Up to three quarters of hospital tests are not being followed up, suggests a systematic review of international evidence, published in BMJ Quality and Safety.
This failure can have serious implications for patients, including missed or delayed diagnoses and even death, the study shows.
The authors base their findings on a systematic review of evidence published in English between 1990 and 2010, and available on reputable research databases.
Analysis of the findings of the 12 studies which were suitable for inclusion indicated that between 20% and 61% of inpatient test results, and between 1% and 75% of tests on patients treated in emergency care, were not followed up after discharge.
Critical test results and results for patients moving between healthcare settings, such as from inpatient to outpatient care or to general practice, were most likely not to be pursued, the study showed.
Only two of the 12 studies described fully electronic test management systems, and the rate of missed results was high in both. But the authors point out that this might be because technology makes the issue more explicit and easier to measure.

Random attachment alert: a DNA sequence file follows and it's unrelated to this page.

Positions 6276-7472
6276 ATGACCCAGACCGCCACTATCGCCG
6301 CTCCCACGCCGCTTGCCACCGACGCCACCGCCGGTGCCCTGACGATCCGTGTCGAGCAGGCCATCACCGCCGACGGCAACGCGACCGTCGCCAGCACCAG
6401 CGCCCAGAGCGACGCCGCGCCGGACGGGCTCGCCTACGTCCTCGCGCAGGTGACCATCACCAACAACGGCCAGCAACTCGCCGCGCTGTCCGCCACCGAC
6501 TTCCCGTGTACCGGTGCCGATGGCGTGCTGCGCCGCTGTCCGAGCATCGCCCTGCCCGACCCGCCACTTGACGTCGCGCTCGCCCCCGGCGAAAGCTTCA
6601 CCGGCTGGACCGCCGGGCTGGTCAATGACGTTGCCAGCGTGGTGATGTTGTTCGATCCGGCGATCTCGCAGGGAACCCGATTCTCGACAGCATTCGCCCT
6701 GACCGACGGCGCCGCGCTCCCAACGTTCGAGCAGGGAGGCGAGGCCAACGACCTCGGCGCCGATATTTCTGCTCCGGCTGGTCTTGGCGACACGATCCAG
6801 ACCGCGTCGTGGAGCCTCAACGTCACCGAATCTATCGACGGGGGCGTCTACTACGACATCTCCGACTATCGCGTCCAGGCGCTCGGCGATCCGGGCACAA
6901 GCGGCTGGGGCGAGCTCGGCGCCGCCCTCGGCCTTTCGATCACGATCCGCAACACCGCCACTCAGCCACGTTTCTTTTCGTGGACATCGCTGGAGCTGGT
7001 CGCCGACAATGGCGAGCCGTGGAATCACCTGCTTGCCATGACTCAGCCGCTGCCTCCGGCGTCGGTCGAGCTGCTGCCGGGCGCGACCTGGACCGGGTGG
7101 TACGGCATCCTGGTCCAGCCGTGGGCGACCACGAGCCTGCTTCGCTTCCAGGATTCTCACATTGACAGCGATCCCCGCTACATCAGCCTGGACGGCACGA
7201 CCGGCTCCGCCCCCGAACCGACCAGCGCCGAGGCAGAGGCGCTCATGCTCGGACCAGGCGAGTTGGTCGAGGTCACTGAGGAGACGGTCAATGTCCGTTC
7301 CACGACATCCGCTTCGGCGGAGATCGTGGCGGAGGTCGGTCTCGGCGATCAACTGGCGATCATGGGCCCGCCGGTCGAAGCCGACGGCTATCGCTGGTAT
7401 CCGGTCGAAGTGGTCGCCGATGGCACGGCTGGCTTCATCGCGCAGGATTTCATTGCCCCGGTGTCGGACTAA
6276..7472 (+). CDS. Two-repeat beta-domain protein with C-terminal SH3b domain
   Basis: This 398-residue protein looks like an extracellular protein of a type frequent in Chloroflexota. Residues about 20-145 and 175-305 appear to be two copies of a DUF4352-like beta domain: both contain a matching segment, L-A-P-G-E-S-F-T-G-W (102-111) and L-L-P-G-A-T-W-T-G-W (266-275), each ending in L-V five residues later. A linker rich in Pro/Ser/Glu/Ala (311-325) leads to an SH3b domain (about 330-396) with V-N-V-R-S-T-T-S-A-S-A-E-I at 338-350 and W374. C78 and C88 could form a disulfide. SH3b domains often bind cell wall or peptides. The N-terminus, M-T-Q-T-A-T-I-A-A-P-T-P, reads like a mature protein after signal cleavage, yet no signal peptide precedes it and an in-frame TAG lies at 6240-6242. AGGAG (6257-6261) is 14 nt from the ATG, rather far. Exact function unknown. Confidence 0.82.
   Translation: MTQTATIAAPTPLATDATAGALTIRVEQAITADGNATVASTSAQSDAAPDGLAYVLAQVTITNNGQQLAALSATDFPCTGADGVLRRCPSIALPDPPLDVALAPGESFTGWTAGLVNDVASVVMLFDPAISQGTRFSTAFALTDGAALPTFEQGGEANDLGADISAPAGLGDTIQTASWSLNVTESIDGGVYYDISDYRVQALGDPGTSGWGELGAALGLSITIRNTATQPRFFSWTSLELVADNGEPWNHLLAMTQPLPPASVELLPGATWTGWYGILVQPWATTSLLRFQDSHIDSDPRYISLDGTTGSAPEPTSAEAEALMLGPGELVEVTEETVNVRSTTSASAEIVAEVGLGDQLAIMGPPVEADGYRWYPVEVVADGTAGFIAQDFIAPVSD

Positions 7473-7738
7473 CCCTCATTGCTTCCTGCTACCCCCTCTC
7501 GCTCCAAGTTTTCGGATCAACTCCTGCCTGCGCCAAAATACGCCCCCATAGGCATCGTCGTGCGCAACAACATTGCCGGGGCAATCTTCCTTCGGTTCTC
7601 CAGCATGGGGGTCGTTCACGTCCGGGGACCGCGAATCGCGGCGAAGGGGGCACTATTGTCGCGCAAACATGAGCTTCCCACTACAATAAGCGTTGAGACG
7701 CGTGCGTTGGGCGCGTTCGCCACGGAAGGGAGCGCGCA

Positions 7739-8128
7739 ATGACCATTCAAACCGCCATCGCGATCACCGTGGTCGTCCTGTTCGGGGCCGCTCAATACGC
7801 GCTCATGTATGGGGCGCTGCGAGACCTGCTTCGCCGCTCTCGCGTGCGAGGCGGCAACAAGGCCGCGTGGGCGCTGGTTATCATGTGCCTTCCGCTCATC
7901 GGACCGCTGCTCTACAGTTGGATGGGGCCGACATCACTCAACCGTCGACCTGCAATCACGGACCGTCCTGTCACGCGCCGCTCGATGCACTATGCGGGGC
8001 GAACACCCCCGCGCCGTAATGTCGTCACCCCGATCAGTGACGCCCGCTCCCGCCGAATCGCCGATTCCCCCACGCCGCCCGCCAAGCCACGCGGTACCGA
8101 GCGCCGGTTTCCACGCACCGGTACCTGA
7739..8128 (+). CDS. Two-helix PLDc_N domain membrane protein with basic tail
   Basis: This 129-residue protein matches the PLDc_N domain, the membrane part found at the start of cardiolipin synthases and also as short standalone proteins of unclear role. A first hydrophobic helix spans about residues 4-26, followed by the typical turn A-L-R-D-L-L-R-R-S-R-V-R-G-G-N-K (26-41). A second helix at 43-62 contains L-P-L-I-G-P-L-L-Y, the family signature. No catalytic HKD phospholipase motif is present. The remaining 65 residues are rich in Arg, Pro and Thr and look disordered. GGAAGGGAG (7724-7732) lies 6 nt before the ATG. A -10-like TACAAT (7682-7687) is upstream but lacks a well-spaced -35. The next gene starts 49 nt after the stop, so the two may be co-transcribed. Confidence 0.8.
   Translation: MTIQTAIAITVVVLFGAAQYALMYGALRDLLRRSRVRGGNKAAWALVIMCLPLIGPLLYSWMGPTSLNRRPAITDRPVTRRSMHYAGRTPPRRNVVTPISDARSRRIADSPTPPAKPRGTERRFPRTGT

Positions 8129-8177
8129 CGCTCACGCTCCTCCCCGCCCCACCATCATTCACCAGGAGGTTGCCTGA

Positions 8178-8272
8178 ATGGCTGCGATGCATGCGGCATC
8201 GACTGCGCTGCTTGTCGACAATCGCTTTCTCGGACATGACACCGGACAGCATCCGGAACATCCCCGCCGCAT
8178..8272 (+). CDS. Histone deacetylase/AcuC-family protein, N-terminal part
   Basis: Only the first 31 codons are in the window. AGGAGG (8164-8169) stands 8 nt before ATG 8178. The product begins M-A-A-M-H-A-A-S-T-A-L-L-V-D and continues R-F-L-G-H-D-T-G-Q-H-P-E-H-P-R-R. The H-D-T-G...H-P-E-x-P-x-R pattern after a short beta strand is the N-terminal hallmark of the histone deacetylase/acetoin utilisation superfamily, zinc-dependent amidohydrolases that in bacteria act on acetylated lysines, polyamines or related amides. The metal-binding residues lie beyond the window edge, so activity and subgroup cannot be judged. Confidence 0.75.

And rates were just as high in paper-based systems and those using a mix of paper and electronic records.
In 2008, the World Alliance for Patient Safety identified poor test follow-up as one of the key processes leading to unsafe patient care, and the analysis of the seven studies looking at the impact on patients reveals a range of consequences.
These include missed or delayed diagnoses of infectious disease and cancer, inappropriate or unnecessary antibiotic prescriptions, and even death.
One study, which assessed clinical negligence claims, found that 79 of the 112 claims - almost two thirds - involved missed diagnoses in emergency care settings that ended up harming the patient.
In 13 of these 79 claims, the broken link in the chain occurred when the test results were either transmitted to, or received by, the care provider.
"There is evidence to suggest that the proportion of missed test results is a substantial problem, which impacts on patient safety," conclude the authors.
BMJ Quality & Safety